With municipal elections over and many having taken place using “alternative” voting methods, some of which enabled voters to make their choices over a period of a week prior to closing, I recently mused whether, should this trend ever get to Federal voting, whether opinion polls should be banned during that period. It seems that like political party advertising, opinion polls have a overly strong effect on voter preferences, particularly in the last few days before the polls close.

 

We SHOULD be voting for the best person to do the job, bearing in mind the overly strong influence that party politics has upon the actions of that individual after he or she is elected, that is not however how it works. Negative advertising, strategic voting based upon the latest polls, and Party Politics has a far greater influence than it should, but can we eliminate or reduce these things? In an open and democratic society (and I am starting to wonder if we can continue to describe Canada as such) can we dictate who says what and when?

 

Drawing the line between free speech and political interference with election processes is a very difficult line to draw but given the direction that such things are going is one that perhaps needs to be defined. When the ability to blast the airwaves with advertising has a measurable outcome as to the results (even if that outcome is to not vote) it is time to reconsider the rules, if for no other reason that the less affluent amongst us may well be disenfranchised by not being able to heavily fund those partys that may better represent our interests. Recent revelations that publicly funded utility companies are funding political campaigns reinforces my belief that we must look at restricting the manner in which such advertising is used and funded.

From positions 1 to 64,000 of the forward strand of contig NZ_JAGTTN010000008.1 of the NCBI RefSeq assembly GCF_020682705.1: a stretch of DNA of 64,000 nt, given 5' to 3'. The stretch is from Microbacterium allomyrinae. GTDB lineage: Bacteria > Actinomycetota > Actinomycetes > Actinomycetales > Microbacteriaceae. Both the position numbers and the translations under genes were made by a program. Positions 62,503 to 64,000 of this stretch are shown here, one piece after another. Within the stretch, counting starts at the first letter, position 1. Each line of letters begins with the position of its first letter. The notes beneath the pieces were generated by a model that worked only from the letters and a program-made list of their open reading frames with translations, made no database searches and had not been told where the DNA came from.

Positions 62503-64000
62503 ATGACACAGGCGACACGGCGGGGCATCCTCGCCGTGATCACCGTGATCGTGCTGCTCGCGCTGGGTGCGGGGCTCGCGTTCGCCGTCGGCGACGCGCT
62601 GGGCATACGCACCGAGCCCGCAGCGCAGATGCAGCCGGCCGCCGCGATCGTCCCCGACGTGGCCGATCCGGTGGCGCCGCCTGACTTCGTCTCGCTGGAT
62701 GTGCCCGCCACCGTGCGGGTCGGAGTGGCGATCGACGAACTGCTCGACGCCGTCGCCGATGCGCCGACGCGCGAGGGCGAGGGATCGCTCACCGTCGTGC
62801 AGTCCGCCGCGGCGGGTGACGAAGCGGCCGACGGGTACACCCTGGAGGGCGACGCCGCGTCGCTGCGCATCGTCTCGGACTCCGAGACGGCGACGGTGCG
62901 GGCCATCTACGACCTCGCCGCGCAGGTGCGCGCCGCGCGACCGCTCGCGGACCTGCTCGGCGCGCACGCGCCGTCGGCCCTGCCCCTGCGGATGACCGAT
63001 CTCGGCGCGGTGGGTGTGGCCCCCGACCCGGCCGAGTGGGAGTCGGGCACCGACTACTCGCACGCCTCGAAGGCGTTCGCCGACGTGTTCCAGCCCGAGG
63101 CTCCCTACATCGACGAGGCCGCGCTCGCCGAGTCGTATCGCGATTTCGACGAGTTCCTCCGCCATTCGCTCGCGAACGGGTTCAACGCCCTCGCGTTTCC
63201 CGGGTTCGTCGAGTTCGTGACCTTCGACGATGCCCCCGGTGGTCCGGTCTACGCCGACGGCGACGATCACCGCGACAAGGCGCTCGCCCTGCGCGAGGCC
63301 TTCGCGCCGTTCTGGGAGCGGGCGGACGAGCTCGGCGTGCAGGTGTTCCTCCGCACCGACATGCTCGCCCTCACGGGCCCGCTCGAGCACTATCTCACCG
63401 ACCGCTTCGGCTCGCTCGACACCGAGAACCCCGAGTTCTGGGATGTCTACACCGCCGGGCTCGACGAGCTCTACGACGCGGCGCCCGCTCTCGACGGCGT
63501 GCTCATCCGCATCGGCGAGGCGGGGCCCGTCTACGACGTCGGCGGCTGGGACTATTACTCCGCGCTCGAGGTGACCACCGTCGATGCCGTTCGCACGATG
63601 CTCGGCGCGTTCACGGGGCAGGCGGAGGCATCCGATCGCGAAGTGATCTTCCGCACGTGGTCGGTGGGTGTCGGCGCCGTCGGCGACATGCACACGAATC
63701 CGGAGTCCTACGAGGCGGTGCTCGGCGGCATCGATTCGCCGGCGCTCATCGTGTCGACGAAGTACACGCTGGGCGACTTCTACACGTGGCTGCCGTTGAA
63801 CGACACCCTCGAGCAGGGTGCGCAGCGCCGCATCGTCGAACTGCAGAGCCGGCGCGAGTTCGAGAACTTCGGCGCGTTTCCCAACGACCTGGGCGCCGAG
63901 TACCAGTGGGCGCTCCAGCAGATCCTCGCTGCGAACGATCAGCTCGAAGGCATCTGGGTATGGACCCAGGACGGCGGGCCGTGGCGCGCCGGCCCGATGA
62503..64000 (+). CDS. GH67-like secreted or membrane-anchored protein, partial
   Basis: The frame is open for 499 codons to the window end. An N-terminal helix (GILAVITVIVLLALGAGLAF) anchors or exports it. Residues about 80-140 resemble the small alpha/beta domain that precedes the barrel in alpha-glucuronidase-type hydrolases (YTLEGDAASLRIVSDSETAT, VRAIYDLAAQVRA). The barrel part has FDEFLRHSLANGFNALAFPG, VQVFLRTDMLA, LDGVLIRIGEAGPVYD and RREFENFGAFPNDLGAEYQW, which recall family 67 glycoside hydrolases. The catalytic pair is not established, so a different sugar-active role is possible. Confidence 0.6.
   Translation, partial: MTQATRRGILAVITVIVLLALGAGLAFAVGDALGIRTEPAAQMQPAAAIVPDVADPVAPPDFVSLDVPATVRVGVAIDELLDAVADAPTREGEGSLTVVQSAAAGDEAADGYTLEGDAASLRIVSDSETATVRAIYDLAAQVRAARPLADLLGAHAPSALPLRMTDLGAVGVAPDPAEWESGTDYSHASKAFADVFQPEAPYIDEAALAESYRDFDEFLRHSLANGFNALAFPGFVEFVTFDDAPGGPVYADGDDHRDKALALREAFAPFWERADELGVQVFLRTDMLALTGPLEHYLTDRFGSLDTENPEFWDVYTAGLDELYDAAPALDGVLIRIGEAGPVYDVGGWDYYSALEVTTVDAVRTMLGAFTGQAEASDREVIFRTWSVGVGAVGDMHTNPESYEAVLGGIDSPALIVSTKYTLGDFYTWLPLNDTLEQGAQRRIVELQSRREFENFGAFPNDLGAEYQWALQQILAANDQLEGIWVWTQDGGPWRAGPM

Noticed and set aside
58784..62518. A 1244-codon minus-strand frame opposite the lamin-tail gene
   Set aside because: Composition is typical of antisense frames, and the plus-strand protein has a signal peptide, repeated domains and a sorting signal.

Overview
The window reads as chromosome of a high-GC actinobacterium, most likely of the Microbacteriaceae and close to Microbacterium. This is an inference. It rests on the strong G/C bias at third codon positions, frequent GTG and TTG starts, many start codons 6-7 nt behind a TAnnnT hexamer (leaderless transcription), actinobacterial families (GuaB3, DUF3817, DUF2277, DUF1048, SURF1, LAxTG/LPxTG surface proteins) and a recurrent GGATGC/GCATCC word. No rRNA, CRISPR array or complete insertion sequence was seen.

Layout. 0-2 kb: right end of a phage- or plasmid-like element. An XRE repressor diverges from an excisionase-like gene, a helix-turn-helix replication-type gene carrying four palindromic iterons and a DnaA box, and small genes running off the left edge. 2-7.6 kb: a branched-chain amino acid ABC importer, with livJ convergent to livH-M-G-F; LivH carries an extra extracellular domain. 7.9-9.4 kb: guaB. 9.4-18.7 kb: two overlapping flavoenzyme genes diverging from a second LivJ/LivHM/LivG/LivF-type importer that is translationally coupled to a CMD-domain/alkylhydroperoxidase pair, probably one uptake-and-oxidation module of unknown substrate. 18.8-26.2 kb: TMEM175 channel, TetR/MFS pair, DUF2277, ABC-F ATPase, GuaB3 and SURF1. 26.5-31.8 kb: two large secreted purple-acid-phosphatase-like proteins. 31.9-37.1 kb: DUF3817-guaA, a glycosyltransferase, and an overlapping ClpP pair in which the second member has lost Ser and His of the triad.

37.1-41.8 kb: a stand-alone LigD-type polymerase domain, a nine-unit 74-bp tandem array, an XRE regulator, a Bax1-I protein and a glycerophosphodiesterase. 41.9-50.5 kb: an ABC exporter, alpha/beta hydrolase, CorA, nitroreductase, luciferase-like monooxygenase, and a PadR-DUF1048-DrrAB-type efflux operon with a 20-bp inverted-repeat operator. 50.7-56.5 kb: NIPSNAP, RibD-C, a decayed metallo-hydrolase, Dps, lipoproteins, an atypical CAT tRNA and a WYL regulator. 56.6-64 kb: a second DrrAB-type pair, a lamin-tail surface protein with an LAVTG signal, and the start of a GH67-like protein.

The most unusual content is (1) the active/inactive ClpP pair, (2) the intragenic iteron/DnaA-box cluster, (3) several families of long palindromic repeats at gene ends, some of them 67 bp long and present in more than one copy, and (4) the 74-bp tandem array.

Democracy requires dialog, please join us at http://democracyunderfire.blogspot.com/

Political Advertisement

Politicians probably should not use  SHORT television advertising techniques for election purposes whether it is a positive and promoting ad or negative ad because these ads are very short ads more often in the matter of seconds that repeat over and over throughout the day; this method of advertisement does not have any value regarding provision of logic and reasoning; these ads do not target viewers with long attention spans who are seeking facts and data; this source of advertisement usually provides some images that target viewers gut feeling and promotes more emotional decision making for the people with short attention span;  for example, a black and white ad shows very old faces, sick children, and homeless people, and it blames it on one of the candidates; in contrast, in the other short ad, the other candidate is portrayed as a hero and problem solver in a very bright and peaceful scenery. This form of advertisement does not offer any benefit for the eligible voter to decide according to facts and logic; it simply promotes wrong decision making conducted by pure emotions.

At the same time, how about

At the same time, how about strengthening our laws against libel and slander?  Not requiring that actual damage be measured in monetary terms only.  And subsidizing legal fees for prosecuting for libel and slander so that cost of going to court is not prohibitive.

Respectfully, D. Scott Barclay

Slander..

How about monetary damages plus some multiple of the cost of civil proceedings?  The problem of course is that it opens up a venue for stifling free speech.